• 1963: African-American Muslim minister and civil rights activist Malcolm X deconstructing the term 'negro' during a sermon in Harlem. (Getty Images)Source: Getty Images
Congress removes the last uses of 'Negro' and 'Oriental' from federal statutes.
Tess Owen

The Atlantic
23 May 2016 - 1:13 PM  UPDATED 23 May 2016 - 1:13 PM

Congress unanimously passed a bill Monday to remove the last pockets of archaic racial terminology such as “Oriental” or “Negro” from federal law, replacing them instead with more modern terms.

The law targeted two anti-discrimination subsections of the US Code that used outdated language to describe racial groups. In one section of the Department of Energy Organization Act, “a Negro, Puerto Rican, American Indian, Eskimo, Oriental, or Aleut or is a Spanish speaking individual of Spanish descent” will be replaced with “Asian American, Native Hawaiian, a Pacific Islander, African American, Hispanic, Puerto Rican, Native American, or an Alaska Native.”

Another section of the bill erases “Negroes, Spanish-speaking, Orientals, Indians, Eskimos, and Aleuts” from a 1976 public-works act and adds “Asian American, Native Hawaiian, Pacific Islanders, African American, Hispanic, Native American, or Alaska Natives” in its place.

Representative Grace Meng, a Democrat from New York who proposed the changes, also previously led a successful initiative to ban the word “Oriental” in government documents in the Empire State.

“The term 'Oriental' has no place in federal law and at long last this insulting and outdated term will be gone for good,” Meng said in a statement Tuesday after the Senate approved the bill.

"No longer will any law of the United States refer to Asian Americans in such an offensive way, and I applaud and thank President Obama for signing my bill to get rid of this antiquated term."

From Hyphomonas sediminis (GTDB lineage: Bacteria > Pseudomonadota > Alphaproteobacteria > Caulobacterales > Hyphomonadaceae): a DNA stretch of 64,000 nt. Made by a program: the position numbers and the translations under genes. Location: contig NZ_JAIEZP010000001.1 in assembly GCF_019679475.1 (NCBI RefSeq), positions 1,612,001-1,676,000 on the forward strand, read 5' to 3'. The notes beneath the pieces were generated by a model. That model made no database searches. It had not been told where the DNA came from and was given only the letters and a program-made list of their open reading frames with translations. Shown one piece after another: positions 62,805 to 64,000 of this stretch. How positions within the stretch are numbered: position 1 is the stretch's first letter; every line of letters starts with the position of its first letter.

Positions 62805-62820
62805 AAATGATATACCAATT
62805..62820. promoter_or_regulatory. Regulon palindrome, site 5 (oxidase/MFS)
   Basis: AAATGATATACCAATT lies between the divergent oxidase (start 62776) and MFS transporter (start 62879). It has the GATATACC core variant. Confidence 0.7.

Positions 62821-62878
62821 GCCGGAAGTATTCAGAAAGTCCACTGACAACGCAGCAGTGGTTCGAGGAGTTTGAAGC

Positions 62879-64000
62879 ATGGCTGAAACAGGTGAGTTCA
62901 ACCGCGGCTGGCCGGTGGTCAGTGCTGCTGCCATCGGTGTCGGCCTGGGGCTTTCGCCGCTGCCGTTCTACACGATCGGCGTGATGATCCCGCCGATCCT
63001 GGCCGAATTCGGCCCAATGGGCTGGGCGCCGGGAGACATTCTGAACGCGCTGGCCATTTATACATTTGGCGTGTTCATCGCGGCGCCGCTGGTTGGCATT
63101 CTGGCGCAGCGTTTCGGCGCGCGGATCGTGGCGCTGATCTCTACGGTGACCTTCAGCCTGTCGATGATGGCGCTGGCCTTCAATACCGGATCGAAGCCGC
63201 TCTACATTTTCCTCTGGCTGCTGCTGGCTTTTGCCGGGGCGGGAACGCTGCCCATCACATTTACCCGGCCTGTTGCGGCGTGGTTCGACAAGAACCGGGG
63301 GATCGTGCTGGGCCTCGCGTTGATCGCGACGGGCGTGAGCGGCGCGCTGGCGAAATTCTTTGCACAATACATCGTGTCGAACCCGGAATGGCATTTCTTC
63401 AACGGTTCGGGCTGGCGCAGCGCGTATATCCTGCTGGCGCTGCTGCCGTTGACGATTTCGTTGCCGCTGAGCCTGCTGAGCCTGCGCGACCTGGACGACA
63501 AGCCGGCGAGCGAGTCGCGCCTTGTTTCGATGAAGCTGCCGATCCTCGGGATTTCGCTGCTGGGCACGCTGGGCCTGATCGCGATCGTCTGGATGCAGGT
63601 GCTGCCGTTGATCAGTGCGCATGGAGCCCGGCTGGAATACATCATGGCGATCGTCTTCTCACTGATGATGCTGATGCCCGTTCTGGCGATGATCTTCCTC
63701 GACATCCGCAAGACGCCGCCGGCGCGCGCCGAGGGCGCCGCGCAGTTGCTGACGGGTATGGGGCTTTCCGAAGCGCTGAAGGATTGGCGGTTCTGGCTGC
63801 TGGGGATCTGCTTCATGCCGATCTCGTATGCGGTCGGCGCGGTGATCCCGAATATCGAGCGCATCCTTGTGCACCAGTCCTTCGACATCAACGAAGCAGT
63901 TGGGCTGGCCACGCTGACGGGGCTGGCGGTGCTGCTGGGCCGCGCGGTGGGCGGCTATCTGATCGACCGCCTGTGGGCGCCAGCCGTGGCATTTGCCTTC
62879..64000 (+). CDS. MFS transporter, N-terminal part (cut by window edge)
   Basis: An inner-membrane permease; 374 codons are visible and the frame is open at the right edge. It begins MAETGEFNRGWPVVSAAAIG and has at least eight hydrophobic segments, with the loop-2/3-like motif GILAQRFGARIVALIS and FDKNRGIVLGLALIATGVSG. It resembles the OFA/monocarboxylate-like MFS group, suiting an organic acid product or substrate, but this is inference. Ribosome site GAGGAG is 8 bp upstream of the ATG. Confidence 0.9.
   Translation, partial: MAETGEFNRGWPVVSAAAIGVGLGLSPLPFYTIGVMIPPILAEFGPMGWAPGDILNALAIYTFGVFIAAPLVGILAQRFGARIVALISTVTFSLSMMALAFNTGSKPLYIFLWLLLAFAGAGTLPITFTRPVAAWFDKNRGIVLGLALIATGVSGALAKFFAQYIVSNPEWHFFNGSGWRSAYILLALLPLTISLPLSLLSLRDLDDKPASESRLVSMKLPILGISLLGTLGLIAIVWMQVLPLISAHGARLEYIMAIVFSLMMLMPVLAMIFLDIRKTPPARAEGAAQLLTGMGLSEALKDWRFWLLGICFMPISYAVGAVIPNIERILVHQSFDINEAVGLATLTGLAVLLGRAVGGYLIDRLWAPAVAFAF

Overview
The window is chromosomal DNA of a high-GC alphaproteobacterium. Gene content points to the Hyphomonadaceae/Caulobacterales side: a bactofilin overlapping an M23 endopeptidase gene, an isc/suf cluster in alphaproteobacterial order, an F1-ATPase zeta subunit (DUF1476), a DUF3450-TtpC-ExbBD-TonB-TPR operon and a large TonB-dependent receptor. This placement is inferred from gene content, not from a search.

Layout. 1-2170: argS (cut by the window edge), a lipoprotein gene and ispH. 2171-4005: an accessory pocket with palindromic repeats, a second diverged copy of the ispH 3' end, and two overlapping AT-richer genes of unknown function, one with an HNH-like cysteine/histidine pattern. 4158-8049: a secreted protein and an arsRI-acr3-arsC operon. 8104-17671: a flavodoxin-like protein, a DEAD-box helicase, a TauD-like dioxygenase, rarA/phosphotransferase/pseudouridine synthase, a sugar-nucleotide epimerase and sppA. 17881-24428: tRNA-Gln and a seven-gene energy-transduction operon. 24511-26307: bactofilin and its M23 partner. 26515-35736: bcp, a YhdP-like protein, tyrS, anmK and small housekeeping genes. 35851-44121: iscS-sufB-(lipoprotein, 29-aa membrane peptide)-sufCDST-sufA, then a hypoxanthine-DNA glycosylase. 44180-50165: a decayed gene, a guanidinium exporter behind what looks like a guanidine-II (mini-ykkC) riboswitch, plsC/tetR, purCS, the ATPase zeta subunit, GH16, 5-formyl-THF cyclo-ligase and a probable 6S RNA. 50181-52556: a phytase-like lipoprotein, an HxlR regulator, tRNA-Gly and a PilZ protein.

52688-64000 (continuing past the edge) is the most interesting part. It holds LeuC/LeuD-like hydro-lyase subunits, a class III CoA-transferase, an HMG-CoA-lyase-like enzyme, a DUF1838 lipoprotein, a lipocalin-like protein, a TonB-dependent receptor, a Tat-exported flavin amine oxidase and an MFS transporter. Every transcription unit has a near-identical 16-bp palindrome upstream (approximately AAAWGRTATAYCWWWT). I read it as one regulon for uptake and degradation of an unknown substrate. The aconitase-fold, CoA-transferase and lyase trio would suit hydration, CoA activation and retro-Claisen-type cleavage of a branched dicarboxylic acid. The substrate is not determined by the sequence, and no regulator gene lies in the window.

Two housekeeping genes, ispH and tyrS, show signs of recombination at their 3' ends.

Thanks to the new law, references to the term “Oriental” will be replaced with “Asian American” and the word “Negro” will be changed to “African American.”

Congress’ changes reflect how America’s mercurial taxonomy of race and ethnicity can entrench itself through the law, surviving long after culture and society have changed around it. Other parts of the government also undertake similar revisions from time to time.

The US Census Bureau frequently tinkers with its racial categories on the census forms, often by adding, subtracting, dividing, or renaming entire groups:

According to the census graphic, the 1790 survey offered just three racial options for a household: "free white females and males," "slaves" and "all other free persons." By 1850, the available categories were "black; mulatto" or "white." Native Americans do not show up on the form until 1860 — as "Indians" — the same year "Chinese" first appears. People whose ancestry traces to India don't have an option until 1920, when "Hindu," a religious identity and not an ethnic one, appeared for the first and only time.

There are no Latino or Hispanic options on the questionnaire until 1930, when "Mexican" appears. But that option went away after that survey, and all Latino/Hispanic choices completely disappear from the form for the next several decades. They don't show up again until 1970.

In one of its more prominent changes, the bureau announced in 2013 it would no longer use the word “Negro” on its forms after almost a century of use.

This article first appeared on theatlantic.com.